Tuesday, 13 July 2010

Another one bites the dust...

Adam is back on the chemotherapy whilst we wait to hear what happens next regarding stem cell collection. They harvested a total of 2.5 million cells last week over the two days. That’s barely enough for one procedure, but it’s sure better than none. The battle to get Adam to take his six capsules that we had last time was seemingly a result of his stomach bug and feeling unwell. Yesterday and today he took them all within a couple of minutes. Job done. The pre-treatment assessment at the Royal Marsden and his IV chemotherapy have also been unremarkable. His weight is back to a steady 23.4 kilos.
Things couldn’t really be that simple for once, could they? Of course they couldn’t. On Sunday Jake went off to a birthday party and less than an hour later we got a call to say he’d had an accident. It transpires that he was having a duel on the ‘Gladiators’ bouncy castle, and in the process of being knocked off his podium he fell backwards over the edge of the bouncy castle. We arrived to find him being attended by the paramedic and having entinox (gas and air) for pain relief. One look at his arm above the elbow and it was pretty obvious it was broken. The paramedic pointed out the clear deformity in it. He’d already called for an ambulance to transfer Jake to hospital. 
So we went to a new destination, St Hellier, the only hospital in the area that we’re not intimate familiar with. I rode with him in the ambulance whilst Alison followed behind in the car. He was in some degree of pain, interspersed with periods of spaced out delirium when he’d puffed too many times on the entinox.  
I must confess this was all new to me, I have no experience of broken bones. Ignorantly I thought a broken arm was a broken arm. I was even a little blasé about it. When we got to the hospital the attending doctor was brilliant with Jake. We couldn’t have asked for better care whilst we were in A&E. The first thing that happened was they stuffed him full of drugs; ibuprofen, morphine and another whose name escapes me. Then two quite unpleasant things happened.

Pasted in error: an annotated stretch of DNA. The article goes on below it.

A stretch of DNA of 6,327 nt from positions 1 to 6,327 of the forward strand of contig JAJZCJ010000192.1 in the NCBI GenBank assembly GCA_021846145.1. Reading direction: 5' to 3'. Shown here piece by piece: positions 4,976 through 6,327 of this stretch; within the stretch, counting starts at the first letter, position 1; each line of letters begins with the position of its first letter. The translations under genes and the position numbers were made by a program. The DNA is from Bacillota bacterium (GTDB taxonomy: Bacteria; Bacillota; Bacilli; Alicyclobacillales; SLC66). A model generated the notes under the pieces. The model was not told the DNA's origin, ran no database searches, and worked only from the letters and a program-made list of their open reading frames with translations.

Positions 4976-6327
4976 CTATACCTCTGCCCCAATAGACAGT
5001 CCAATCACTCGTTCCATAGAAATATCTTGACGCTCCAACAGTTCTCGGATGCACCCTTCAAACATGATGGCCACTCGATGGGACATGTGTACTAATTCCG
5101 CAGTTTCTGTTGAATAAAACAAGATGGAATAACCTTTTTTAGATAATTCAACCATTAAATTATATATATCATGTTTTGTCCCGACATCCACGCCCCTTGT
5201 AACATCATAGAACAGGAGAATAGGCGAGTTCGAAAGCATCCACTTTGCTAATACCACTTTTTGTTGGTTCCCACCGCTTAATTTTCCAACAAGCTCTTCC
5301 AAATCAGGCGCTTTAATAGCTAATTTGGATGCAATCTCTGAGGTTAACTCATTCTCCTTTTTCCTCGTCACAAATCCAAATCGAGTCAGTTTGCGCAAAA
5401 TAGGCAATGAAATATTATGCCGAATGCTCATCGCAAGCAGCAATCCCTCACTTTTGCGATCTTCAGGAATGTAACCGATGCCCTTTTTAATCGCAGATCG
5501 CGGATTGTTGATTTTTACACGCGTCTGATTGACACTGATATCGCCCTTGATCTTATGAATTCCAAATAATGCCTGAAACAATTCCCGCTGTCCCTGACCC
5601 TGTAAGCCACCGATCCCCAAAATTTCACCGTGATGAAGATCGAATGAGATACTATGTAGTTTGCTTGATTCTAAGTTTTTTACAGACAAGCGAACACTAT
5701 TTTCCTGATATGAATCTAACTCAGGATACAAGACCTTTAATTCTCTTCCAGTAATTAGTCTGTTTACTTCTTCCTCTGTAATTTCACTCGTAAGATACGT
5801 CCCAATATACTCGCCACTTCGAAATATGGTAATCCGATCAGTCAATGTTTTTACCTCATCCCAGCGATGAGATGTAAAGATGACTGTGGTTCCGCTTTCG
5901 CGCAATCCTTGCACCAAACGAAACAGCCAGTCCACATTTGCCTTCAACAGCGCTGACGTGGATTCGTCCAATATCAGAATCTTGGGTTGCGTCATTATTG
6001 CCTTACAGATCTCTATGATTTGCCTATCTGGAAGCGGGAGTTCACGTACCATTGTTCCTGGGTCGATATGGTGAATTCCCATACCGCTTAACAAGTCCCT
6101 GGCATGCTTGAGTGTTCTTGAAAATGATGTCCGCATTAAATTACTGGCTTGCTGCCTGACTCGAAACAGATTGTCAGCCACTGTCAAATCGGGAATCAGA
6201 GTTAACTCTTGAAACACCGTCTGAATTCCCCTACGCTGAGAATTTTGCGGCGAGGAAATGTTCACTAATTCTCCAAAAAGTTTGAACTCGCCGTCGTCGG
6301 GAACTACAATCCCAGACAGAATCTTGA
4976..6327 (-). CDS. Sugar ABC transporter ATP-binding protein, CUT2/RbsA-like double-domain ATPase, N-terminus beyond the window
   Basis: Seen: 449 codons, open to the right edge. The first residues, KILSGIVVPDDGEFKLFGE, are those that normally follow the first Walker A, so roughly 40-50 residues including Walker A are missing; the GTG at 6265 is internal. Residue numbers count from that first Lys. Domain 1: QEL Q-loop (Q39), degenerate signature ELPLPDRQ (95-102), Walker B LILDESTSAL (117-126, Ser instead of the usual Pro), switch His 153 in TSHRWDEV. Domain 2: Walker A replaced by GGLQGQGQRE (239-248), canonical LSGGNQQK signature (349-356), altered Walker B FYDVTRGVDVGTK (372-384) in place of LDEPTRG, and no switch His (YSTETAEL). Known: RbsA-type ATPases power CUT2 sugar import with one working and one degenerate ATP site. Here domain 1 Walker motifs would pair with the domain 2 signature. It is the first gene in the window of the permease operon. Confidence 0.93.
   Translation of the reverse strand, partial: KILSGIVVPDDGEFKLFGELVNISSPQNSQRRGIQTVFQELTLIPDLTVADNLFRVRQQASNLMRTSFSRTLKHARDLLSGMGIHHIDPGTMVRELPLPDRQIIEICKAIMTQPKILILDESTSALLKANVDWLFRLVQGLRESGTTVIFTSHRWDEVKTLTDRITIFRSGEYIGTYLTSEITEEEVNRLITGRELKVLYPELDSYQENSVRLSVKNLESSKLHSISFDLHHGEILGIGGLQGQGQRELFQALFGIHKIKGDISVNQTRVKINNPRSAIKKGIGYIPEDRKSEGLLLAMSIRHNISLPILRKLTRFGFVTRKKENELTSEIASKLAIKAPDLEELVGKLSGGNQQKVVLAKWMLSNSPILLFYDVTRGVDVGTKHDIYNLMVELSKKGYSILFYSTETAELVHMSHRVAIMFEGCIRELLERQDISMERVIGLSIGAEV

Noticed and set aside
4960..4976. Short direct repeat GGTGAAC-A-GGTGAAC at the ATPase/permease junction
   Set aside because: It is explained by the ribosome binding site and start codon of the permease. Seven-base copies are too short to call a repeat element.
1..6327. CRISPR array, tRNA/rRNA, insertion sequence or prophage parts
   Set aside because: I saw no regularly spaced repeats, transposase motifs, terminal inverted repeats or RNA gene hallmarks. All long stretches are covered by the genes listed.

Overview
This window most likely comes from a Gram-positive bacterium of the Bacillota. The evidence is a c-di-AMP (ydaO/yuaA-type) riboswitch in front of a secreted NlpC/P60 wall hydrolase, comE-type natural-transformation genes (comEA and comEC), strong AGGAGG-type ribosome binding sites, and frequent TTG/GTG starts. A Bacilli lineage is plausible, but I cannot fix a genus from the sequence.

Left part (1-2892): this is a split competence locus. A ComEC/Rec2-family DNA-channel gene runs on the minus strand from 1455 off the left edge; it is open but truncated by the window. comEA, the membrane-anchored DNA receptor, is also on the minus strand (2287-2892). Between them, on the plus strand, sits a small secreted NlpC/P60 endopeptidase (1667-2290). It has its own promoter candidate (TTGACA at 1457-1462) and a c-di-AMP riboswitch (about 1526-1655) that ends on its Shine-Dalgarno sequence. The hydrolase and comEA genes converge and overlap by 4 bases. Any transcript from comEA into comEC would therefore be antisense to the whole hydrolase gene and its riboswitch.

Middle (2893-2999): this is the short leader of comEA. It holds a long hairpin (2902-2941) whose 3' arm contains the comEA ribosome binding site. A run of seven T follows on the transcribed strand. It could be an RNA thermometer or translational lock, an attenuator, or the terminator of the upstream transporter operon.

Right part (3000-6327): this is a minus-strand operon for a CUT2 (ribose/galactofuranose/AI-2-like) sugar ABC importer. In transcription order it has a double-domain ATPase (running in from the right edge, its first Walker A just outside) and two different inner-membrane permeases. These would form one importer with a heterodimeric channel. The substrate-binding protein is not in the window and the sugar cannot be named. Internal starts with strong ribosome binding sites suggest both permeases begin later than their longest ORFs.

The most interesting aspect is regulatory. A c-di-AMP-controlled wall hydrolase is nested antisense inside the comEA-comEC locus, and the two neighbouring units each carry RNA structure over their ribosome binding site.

The first was the x-rays. The A&E doctor stayed with Jake whilst we had to stand behind the protective screen. The screams of pain as they put his arm into the necessary position to get a clear picture were horrible. The second was the orthopedic consultant telling us that it was a very bad break and they needed to operate within 6 hours because they were concerned about nerve damage. At the moment his radial pulse was okay and Jake still had feeling in all his fingers, but the pressure of the misplaced bone and associated tissue swelling risked damaging the nerves that ran through the area. I got a little more worried at that point!
They operated around 10.30pm and he was up on the ward by midnight. They straightened out and realigned the bone and inserted two wires to hold everything in place. It made a change for Alison to be spending the night in hospital with her other son. Apparently he woke up all chatty at 2am, 3.45am and 6am. She gets all the best gigs. The following morning he was discharged with a course of antibiotics as prevention against infection. He’s back on Thursday for another set of x-rays to assess how things look post-surgery. We were warned by the consultant in A&E that it was not uncommon with this type of break to require a second operation in the future.


It’s going to be a long summer holidays for Jake. At least six weeks in plaster. No cricket camp, no football training or in the park, no swimming, no cycling. He is going to be very bored indeed, and probably quite unpleasant to live with as a result. He even has some problems playing the xbox at the moment. That would be a total disaster if it persists!
I suppose some good came out of the whole sorry episode; at least I didn’t have to sit through yet another terribly dull World Cup final. Cheers Jake, mate. High fives!

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